Making sense of the mountain

Nearly every process and tool around us is creating data… massive amounts of it. We now think of this data in terms of petabytes and zettabytes of captured information.  The challenge we face is to formulate the “right” questions to ask of that information. Every set of data is different, but we can look at what others are doing to help find our own north star.  Here are some examples of how others are using sensor data today:

  • Predictive Analytics and Proactive Maintenance
    The ability to predict equipment failure (and respond proactively) is extraordinarily valuable because it is far less expensive to do preventative maintenance than it is to pay for emergency repair or replacement equipment under duress. If a restaurant’s refrigerator fails, the franchise loses thousands of dollars in spoiled food and a day’s revenue. Fixed assets such as cellular transmission towers are difficult and expensive to replace, yet they exist to transmit data, so sensors can transmit diagnostic data that helps prolong the life of those assets. Algorithms can process massive amounts of sensor signals to identify previously invisible, subtle patterns indicating when an inexpensive repair is likely to prevent a costly replacement.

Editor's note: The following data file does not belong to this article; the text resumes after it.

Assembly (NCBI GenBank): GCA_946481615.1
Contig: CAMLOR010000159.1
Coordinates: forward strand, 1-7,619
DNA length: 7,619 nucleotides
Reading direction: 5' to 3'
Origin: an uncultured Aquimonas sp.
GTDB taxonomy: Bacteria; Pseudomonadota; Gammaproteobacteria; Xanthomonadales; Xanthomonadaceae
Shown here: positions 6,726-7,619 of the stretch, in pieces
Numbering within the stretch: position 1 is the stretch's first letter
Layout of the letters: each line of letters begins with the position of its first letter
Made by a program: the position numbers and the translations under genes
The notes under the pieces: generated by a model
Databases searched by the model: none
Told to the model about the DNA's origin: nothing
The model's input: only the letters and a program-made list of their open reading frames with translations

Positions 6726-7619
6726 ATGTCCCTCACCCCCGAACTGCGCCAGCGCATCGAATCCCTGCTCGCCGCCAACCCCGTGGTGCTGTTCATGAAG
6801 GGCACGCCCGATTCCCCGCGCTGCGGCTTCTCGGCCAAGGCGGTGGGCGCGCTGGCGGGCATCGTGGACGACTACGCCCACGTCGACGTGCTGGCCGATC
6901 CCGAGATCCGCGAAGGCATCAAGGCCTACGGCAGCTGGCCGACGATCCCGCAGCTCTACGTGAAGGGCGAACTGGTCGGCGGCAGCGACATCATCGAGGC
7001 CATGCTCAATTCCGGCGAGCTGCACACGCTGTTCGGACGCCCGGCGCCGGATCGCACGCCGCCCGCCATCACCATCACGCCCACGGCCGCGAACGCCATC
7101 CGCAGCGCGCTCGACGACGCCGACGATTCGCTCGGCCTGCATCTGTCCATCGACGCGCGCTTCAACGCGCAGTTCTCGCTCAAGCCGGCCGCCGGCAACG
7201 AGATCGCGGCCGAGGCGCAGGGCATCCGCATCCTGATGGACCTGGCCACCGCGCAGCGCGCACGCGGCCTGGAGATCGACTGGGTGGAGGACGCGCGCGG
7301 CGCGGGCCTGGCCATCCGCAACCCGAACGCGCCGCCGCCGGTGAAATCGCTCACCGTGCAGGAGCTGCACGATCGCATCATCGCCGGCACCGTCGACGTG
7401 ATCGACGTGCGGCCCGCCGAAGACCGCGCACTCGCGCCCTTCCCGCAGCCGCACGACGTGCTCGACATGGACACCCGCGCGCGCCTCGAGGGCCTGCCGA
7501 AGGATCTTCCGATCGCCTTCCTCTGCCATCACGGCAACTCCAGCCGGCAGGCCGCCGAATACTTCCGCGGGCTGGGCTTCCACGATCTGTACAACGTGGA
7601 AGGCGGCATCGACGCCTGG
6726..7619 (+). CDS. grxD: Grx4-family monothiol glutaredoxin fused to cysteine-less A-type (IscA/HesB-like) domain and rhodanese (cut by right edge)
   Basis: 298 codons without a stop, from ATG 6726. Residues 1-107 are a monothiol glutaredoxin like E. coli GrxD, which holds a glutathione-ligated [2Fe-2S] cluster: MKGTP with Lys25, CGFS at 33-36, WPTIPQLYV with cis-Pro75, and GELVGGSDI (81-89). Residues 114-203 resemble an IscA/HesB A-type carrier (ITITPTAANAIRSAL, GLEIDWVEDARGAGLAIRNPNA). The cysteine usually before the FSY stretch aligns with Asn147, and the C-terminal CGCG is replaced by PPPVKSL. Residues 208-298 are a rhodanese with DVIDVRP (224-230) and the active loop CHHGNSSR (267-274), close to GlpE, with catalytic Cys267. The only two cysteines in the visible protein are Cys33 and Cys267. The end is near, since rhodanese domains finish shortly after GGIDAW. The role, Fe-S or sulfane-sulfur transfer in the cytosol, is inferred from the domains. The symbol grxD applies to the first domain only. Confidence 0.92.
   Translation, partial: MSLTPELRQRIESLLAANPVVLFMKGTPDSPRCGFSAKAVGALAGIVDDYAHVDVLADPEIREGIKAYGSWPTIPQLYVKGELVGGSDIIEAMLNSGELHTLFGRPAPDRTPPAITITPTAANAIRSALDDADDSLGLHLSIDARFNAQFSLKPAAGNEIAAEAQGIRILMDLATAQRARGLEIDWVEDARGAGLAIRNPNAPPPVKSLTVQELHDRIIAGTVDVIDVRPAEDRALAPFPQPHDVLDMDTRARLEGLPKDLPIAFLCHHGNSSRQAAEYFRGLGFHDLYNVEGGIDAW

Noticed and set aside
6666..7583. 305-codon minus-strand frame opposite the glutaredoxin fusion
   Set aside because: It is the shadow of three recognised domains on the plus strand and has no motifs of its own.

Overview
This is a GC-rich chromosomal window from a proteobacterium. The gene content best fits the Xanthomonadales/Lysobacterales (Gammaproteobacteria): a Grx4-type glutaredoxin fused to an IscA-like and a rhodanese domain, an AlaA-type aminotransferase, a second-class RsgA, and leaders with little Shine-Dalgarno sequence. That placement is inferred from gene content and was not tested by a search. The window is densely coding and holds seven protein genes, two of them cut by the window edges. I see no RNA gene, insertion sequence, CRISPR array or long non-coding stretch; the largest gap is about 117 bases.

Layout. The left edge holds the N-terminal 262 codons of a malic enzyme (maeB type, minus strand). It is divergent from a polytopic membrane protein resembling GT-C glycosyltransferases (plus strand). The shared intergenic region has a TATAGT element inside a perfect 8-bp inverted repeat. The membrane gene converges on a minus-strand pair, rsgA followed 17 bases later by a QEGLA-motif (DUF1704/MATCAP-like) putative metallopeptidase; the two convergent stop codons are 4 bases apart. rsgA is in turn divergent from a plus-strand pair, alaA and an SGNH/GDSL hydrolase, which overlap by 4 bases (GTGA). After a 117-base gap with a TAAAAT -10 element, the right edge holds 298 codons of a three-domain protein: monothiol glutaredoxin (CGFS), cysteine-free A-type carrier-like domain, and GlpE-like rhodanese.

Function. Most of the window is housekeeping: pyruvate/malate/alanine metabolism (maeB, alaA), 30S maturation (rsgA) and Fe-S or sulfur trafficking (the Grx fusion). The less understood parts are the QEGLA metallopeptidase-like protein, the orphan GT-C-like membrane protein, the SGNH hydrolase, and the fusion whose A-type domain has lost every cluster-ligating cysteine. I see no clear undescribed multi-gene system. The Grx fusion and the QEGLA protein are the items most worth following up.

• Improving Research and Health
    Since 2007, Children’s Hospital Los Angeles has collected sensor data from its pediatric intensive care units, sampled from each patient every 30 seconds. This dataset includes more than one billion individual measurements. Doctors plan to use this data to diagnose and predict medical episodes with greater precision. According to one of the researchers, the difficulty is to find medically useful patterns because “there are an infinite number of trivial patterns, such as people who tend to have babies are female and people over six-feet tall are over five-feet tall.”

There are hundreds, maybe thousands of uses of sensor data.  My favorite example is the rail operator who has equipped rails with sensors that collect the sound frequencies as a train travels over a section of rail, looking for discrepancies to identify any potential issues within the system. Awesome.

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